Tuesday, February 1, 2011
Oh the weather outside
I want to be a weatherman. Its the perfect job. You can be wrong when it counts and you won't get fired. People will still tune in and listen to what you say. They'll plan their day around what you say.
When it comes to weather forecasts I think the majority of us only require something that's in the ball park. When the weatherman says "hey, it's going to be sunny all day" and then a few clouds roll by we're not going to get too upset. Even if a short little rain cloud passes by we're still good.
Truth is most of the year we don't care. Those few days a year when the weather gets real nasty is when we care. And all we ask for is something in the ball park.
Recently the weatherman called for 1 to 3 inches of snow and it ended up sunny and in the high 30's to low 40's without a flake to be found. The weatherman missed the ball park.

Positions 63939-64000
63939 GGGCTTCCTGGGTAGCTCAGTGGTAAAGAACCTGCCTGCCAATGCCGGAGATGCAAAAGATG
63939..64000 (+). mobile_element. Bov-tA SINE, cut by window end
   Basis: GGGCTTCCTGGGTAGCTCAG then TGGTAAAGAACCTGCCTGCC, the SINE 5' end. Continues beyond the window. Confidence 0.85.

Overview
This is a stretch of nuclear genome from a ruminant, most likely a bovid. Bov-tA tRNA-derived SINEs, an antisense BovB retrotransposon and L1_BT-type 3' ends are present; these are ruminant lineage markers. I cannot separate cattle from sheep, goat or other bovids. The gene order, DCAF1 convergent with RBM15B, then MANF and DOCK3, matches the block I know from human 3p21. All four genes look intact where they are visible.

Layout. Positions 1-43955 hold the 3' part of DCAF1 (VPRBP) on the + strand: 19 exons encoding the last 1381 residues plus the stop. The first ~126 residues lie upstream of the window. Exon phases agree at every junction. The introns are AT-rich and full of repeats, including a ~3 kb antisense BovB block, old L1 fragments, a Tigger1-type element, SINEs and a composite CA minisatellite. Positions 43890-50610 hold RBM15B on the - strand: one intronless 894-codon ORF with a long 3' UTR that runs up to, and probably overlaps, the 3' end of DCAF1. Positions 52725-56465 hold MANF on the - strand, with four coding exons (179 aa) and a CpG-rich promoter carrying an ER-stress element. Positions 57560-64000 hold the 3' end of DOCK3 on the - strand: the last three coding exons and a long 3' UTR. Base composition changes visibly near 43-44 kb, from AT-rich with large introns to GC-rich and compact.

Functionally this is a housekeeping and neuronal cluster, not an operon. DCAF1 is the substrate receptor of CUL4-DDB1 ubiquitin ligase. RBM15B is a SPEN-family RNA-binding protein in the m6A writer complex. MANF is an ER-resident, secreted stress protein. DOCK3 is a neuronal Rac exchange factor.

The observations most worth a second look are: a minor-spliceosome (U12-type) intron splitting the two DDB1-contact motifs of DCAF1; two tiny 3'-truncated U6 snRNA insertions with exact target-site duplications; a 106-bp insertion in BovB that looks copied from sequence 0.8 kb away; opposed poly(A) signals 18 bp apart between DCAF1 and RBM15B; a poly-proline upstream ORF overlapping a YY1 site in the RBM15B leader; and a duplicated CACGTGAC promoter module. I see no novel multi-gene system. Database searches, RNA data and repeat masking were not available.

When it comes to riding with a bunch of 1 to 3 ton vehicles being piloted by some tool who's drinking coffee and chatting on the phone when there's snow and ice and gloom of dawn I'm expecting them to at least turn their lights on. I'm in that ball park. I got my lights blazing.
In the last week I've counted 4 bikers who were riding in the road at dawn without any lights at all. None. This isn't on some deserted country lane, this is on a main artery into town. There be cars. Lots of them.
Now, my personal morning fog is as thick as the next blokes. I could speak if I had to but I would rather not. Going down stairs is puzzling. I could use some help with my socks and my shoes.
But I've never been so out of it that I managed to find my darkest clothes, mount my steed, ignore the lights and head out into traffic.
Cloudy dark wintry mornings are no time to go all ninja. You want to be a team player. Some kind of survival instinct should cut through the fog and takes care of this ball park thing. If it's not then the road ain't no place for ya.